I mostly wear two piece outfit but do have a "body bag "!
I have used it only in extreme conditions and prefer the two piece , its more flexible and frankly less of a pain in the tush when you do hit the lodge .

But hey i always figure " Do what u like --Like what u do "
post #13 of 35

Form follows function!

When the snow is really deep and/or the weather is really bad I think a one-piece is the only way to go. It offers the ultimate wind and snow protection. After a header in two feet of new I bet I'm skiing again before your get done cleaning yourself off.

You can't get snow in your pants if you aint wearing any pants!
post #14 of 35
Quote:
Originally Posted by telerod15
One piece ski suits are a hot trend. Cirquerider is out of touch.
And I can prove it!
post #15 of 35
If you can rip on the slopes then who knows, you may just bring back the days of the
ski suit and neon. Of course you'll have to be the baddest dude on the mountain, and quite possibly your country, to pull it off though. Hopefully you are, and your style will make it across the pacific because I have about $1,200 worth of neon apparell that I havent worn since 1991 collecting dust in the closet. It sure would be sweet to be a 50 mph eyesore on the mountain again! Screw the 16 year old, snowboarder, fashion nazis. Wear it just to piss everybody off.

I think I will.
post #16 of 35
Hello all, new to the forum. I wear a one piece shell that I think is perfect for all days, all conditions, fashion be damned. Since it's just a shell I can take down the top and tie the arms around my waist and just ski in the pants. When the clouds come in and the wind starts blowin', top comes up, hood goes on, and I'm bone dry and comfy. So are people laughin at me? Am I becoming my dad?!?
post #17 of 35
Thread Starter 
Welcome to the forums Abox.
Quote:
Am I becoming my dad?!?
Possibly not but to watch out for the grey hairs sprouting... it happened to me once I continued to wear suits after they went out of vogue.
post #18 of 35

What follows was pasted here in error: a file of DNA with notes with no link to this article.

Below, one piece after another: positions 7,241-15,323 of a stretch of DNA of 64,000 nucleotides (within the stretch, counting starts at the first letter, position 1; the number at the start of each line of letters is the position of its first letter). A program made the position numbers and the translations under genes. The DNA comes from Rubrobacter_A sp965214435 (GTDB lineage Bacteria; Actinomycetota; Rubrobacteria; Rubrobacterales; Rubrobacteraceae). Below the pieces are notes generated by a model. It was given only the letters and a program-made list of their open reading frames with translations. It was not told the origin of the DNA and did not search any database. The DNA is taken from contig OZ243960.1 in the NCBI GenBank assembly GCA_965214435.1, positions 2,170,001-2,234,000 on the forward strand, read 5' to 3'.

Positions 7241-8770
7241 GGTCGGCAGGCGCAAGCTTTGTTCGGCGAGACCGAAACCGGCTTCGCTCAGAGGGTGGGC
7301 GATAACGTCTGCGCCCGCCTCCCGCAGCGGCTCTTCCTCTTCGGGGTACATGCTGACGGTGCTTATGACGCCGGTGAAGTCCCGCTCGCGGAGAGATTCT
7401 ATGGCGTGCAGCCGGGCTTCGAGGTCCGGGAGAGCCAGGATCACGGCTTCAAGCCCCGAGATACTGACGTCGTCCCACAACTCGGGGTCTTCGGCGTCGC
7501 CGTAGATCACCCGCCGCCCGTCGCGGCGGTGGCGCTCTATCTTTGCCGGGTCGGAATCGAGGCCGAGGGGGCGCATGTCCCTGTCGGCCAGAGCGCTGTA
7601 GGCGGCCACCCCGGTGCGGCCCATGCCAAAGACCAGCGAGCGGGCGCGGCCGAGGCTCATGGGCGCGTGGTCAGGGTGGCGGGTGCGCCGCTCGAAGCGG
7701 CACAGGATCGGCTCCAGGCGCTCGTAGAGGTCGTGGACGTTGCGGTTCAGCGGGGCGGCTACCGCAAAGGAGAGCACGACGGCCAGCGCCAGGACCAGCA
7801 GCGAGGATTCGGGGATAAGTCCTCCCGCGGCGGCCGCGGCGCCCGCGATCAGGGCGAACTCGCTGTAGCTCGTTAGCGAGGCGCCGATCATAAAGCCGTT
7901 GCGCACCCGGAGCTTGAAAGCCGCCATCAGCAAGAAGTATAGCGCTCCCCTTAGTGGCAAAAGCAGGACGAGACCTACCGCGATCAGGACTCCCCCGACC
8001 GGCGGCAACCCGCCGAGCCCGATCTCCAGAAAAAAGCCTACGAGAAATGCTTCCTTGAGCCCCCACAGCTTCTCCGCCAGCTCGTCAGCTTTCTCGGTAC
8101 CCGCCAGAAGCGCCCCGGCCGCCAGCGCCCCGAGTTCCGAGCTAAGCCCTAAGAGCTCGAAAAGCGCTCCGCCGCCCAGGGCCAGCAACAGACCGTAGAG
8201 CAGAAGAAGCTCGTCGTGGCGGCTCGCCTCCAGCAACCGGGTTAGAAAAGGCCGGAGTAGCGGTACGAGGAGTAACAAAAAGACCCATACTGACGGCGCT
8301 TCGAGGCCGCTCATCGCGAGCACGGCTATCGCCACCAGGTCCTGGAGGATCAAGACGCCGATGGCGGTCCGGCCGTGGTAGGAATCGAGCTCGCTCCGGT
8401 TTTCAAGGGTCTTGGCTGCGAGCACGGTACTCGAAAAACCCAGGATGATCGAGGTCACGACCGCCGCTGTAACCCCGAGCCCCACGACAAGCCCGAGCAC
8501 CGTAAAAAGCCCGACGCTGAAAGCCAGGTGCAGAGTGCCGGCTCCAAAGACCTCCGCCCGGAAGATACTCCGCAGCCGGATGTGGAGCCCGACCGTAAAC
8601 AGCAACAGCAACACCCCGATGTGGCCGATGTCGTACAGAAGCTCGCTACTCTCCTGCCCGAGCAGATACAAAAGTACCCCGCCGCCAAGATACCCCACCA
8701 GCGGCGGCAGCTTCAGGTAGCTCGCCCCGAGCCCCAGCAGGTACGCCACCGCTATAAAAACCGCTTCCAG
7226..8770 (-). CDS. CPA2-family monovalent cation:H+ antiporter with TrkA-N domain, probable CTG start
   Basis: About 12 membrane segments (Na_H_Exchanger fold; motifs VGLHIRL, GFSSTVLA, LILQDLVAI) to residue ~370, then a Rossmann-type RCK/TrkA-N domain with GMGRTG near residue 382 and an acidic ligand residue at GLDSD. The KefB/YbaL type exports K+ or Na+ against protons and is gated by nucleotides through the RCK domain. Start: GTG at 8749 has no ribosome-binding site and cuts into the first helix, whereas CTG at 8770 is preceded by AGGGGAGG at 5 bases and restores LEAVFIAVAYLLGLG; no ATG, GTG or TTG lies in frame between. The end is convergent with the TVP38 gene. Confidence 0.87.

Just thinking about what would I do wearing one-piece if nature calls for number two....:

No way!

Cheers.
post #19 of 35

Bogner ski suits are cool !

I've been known to wear my Bogner suit in public. But then anything goes where I tend to ski. It's not about the image, it's about the skiing. And for me ski suits are more practical for the two or three hours of skiing I do each morning. Strip it off along with the ski boots in the parking lot, throw on a jacket, chug down a quick beverage, and I'm ready for the rest of the day.
post #20 of 35
Quote:
Originally Posted by TruckeeLocal
It's not about the image, it's about the skiing.
Bingo. You are in the liftline wearing an obviously dated one-piece on a powder day. Some poor, insecure gaggle of souls behind you is snickering at your choice of attire. Then they see you ski. Later, you go into the lodge for a break. You see the people who were laughing at you now looking at you with admiration and respect. You buy a Snickers bar, sit down, unwrap that bad boy, and eat it with a knife and fork. Then you go back outside and ski some more.

The next day, everyone in the lodge is wearing one-piece suits and eating candy bars with a knife and fork.

And that's how the west was won....
post #21 of 35
It is funny about suits. Fashion comes and goes.

I'm remembering suits as a deep powder necessity more than a fashion statement when I got my first one (mid-1980s). Good for no gaps, good to stuff unused gear into and not have it fall out anywhere, easy to slip on.